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The role of statistics in migration policies

On April, 22 2013 the IIMA Human Rights Office took part in a meeting concerning “The role of migration statistics for treaty reporting and migration policies”, at Palais Wilson in Geneva.   The discussion was organised by the UN Committee in the Rights of All Migrant Workers and Members of their Families (CMW) and also attended by representatives of Governments, UN Committees, International Organizations and various NGOs. The meeting was aimed at focusing on the importance of statistics concerning migrant workers, particularly immigration and the basic human rights of the workers and their families. Many authoritative experts, including representatives of the Program on the Elimination of Child Labour of the ILO (International Labour Organization), the Office of the High Commissioner for Human Rights and the International Organization of Migration (IOM), underlined that the lack of precise data and accurate statistics is a major roadblock that denies the ability to elaborate adequate policies for migrants, especially protection of their rights.

During the meeting experts discussed the problems that originated from the lack of good statistics on migration, but also made proposals and highlighted  good practices already in place.  One of the practices mentioned was the Voluntary System on Migrant Smuggling, presented by the UN Office in Drugs and Crimes, which is an internet-based system where the States can provide data on national irregular migration, migrant smuggling and on national policies adopted to face the problem. Another presentation involved the IOM database on trafficking of persons, which is based on information directly provided by victims to better understand and prevent future occurrences.  Mr. Rush, Professor at Oxford University, proposed to create a global migration database accessible to the public through an internet website, which would be a useful instrument not only for social experts to have a clear perception of the phenomenon, but  one that could also positively affect public policies concerning migrants’ rights.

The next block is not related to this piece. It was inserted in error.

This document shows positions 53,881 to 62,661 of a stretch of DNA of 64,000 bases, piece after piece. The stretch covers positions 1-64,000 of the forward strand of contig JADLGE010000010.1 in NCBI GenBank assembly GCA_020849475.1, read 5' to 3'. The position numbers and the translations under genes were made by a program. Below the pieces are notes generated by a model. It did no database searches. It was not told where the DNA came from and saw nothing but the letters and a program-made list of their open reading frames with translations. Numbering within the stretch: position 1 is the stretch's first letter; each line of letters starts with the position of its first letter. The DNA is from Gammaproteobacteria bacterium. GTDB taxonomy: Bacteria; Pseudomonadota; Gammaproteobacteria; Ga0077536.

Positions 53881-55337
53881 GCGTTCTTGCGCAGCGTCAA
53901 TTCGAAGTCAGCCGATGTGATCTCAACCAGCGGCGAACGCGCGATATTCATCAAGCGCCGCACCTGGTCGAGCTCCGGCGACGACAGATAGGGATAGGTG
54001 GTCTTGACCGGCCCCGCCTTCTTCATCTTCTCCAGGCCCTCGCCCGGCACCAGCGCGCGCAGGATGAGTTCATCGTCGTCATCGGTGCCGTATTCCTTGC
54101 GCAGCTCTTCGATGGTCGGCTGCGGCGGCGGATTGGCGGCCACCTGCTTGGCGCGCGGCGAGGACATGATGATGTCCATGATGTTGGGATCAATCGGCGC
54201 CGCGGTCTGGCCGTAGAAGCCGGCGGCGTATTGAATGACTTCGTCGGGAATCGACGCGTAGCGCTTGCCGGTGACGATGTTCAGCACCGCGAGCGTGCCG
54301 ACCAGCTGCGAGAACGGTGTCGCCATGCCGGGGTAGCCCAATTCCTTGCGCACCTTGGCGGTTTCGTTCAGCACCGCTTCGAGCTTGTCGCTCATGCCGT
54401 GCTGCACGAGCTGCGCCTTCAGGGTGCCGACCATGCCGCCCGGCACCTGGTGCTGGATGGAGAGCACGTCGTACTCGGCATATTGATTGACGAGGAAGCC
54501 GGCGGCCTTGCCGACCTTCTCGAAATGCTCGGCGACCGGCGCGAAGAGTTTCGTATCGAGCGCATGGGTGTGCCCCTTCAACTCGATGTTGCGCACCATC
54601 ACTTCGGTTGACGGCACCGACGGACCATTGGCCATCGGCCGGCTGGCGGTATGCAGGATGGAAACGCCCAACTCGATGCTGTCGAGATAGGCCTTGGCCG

During the general discussion, many State-representatives and members of the Committee took the floor to emphasis the fact that migrants are, above all, human beings living in difficult situations and needing special protection. Even if statistics seem to be very distant from migrants’ problems, they can play a fundamental role for the elaboration of policies directly concerning the rights of migrant workers. 

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